The first step of the process is to select all the classes that you want to expose to Drupal. A OSF Web Services instance is composed of number of datasets that defined hundred of thousands of records and that are defined using tens of classes and properties. However, not all these records and these classes necessarily need to be exposed into a Drupal portal. This is why the initial step is to only select the classes that we really want to expose to the Drupal portal.

All the classes that we will be selecting on this page will create a bundle in Drupal. What that means is that content maintainer will be able to create new records of these types. They will be able to modify existing records of these types, and they will be able to delete records of these types. This means that all the records of these selected classes will be manageable within the Drupal user interface.

This page as two major sections:

  1. Select Used Classes
  2. Select Unused Classes

It is important to understand the distinction between these two sections.

In the Select Used Classes section, what we have there is a list of all the classes that are currently being used to describe record content into the OSF instance. This is a convenient way to say: check these classes, there are a good chance you want to map them since they are currently being used to describe records content into the OSF instance. By selecting classes in this section, you will create a new Drupal bundle for each of them.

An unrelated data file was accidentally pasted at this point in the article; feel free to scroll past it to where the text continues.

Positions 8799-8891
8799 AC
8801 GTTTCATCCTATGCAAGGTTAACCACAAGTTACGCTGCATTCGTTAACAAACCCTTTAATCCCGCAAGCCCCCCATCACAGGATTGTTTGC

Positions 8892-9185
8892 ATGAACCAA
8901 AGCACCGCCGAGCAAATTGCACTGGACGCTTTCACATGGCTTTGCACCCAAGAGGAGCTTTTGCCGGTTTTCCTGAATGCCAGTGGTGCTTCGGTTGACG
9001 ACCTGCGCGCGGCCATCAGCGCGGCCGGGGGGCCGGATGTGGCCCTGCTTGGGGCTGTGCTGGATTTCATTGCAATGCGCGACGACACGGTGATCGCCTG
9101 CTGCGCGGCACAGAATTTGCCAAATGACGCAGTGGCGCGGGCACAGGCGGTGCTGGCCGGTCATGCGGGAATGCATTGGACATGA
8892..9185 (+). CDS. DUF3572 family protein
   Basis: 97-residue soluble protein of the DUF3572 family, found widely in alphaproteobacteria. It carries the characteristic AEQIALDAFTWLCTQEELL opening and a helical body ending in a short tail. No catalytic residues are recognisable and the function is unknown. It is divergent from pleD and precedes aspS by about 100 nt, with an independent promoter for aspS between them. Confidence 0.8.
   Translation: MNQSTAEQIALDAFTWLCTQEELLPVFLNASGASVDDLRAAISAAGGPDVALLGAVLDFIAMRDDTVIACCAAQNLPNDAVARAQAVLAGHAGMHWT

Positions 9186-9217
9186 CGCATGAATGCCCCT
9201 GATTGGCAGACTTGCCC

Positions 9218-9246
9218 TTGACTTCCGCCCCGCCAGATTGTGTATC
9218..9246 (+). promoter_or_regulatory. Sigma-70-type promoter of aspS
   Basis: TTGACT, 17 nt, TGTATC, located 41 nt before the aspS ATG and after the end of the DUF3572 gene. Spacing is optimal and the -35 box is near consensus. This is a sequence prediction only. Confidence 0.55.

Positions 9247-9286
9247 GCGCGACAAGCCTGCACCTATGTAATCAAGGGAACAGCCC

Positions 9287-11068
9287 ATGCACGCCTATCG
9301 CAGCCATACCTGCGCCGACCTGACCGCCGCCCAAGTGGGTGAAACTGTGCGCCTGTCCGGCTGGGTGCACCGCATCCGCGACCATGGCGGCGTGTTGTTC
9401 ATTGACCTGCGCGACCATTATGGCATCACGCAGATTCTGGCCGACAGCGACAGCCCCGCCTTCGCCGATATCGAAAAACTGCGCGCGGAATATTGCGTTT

Also note that some of the classes are pre-select and disabled (grayed). This means that these classes are always present in Drupal, and that they are core concepts that need to be mapped.

Osf entities used classes.PNG

Then we have the Select Unused Classes section. This section is used to handle a specific usecase: you want to expose a class that is defined in a loaded ontology, however there is currently no record instances using that class in the OSF instance.

The common usecase for that section is that you want to create a new kind of record, in the OSF instance, using the Drupal user interface. Since no records of this type currently exists in the OSF instance, it means that it won't appear in the Select Used Classes section above. It is for that reason that you have to select the class in this section. Just like with the section above, a new bundle will be created from that class.

If you cannot find the class that you are looking for, make sure that you selected the ontology where that class is defined, as explained in the Exposing ontologies to the mapping process section above.

Osf entities expose entities select unused classes.png

Once you are done, you have to click the Next, select properties button which will redirect you to the second page (step) of the mapping process.